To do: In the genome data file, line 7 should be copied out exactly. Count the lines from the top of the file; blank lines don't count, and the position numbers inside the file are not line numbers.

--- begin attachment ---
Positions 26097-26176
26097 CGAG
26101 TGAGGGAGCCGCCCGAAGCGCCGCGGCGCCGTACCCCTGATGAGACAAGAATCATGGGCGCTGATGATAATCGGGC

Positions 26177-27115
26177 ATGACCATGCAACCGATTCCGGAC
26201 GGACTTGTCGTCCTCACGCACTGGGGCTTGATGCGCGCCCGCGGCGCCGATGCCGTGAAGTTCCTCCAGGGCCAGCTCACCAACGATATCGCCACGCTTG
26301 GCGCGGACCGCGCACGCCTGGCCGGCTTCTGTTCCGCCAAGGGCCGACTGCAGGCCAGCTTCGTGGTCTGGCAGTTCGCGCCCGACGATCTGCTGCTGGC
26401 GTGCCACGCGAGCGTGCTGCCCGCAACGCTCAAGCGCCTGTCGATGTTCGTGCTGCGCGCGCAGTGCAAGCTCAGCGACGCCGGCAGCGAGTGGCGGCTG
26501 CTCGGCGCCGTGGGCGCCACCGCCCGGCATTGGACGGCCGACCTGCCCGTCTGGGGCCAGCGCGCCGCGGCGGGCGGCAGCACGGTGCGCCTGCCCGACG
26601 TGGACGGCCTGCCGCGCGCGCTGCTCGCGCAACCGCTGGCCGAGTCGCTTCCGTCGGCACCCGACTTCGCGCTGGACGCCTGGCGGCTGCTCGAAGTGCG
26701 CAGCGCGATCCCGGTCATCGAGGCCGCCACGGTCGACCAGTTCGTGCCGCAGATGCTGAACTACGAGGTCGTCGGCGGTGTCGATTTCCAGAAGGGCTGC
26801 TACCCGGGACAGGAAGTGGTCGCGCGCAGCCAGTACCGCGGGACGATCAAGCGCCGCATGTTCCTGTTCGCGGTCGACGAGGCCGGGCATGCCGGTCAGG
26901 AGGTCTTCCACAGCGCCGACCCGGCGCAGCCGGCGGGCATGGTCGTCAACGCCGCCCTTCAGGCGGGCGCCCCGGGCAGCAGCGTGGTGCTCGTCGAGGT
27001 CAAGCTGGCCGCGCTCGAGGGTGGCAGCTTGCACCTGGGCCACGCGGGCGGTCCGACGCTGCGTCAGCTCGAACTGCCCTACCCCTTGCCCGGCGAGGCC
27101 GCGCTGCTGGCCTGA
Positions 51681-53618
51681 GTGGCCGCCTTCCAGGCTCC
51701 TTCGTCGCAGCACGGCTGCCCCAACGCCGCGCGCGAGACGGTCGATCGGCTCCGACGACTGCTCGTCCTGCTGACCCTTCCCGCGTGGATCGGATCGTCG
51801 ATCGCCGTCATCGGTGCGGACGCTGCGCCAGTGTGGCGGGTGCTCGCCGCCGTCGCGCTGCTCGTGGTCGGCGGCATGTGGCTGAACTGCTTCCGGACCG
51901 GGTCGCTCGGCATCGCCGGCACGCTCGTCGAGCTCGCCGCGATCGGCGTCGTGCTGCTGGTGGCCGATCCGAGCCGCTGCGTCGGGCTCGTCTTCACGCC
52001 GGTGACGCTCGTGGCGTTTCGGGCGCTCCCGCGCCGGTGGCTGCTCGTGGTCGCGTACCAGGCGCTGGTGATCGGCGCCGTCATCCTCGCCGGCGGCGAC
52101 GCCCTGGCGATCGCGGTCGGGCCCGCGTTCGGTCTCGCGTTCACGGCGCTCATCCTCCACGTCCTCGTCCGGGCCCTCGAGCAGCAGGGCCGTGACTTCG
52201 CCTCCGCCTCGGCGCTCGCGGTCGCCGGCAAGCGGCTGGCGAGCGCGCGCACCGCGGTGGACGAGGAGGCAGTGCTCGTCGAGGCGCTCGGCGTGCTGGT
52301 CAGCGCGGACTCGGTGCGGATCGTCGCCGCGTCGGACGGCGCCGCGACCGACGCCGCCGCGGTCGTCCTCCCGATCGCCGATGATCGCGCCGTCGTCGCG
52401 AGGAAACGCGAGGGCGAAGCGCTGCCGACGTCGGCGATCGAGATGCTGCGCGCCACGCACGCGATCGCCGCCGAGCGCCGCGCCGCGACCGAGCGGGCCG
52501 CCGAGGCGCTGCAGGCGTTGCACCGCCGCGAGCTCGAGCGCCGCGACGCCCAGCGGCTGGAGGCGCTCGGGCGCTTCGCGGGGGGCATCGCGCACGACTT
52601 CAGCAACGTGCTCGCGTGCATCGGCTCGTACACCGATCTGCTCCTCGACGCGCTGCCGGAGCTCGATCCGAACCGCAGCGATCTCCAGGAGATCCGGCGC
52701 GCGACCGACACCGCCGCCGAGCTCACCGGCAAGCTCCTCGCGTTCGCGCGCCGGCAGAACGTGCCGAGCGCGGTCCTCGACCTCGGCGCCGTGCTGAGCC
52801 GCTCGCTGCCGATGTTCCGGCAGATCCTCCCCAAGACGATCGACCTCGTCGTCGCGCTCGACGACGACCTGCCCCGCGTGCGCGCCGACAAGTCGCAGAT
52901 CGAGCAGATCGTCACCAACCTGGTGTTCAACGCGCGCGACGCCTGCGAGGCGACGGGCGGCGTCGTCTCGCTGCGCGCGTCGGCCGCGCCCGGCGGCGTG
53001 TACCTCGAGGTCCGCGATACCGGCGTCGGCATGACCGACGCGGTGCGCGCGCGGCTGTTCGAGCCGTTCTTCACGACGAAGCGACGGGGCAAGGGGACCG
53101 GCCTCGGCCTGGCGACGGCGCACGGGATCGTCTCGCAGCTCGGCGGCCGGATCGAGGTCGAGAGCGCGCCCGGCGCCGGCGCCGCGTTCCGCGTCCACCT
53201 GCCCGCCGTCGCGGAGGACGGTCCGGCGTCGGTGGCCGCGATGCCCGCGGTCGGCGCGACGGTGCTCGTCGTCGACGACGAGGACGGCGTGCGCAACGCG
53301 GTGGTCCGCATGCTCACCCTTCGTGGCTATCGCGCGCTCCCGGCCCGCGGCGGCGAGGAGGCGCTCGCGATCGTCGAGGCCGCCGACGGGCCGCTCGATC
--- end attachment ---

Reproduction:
26301 GCGCGGACCGCGCACGCCTGGCCGGCTTCTGTTCCGCCAAGGGCCGACTGCAGGCCAGCTTCGTGGTCTGGCAGTTCGCGCCCGACGATCTGCTGCTGGC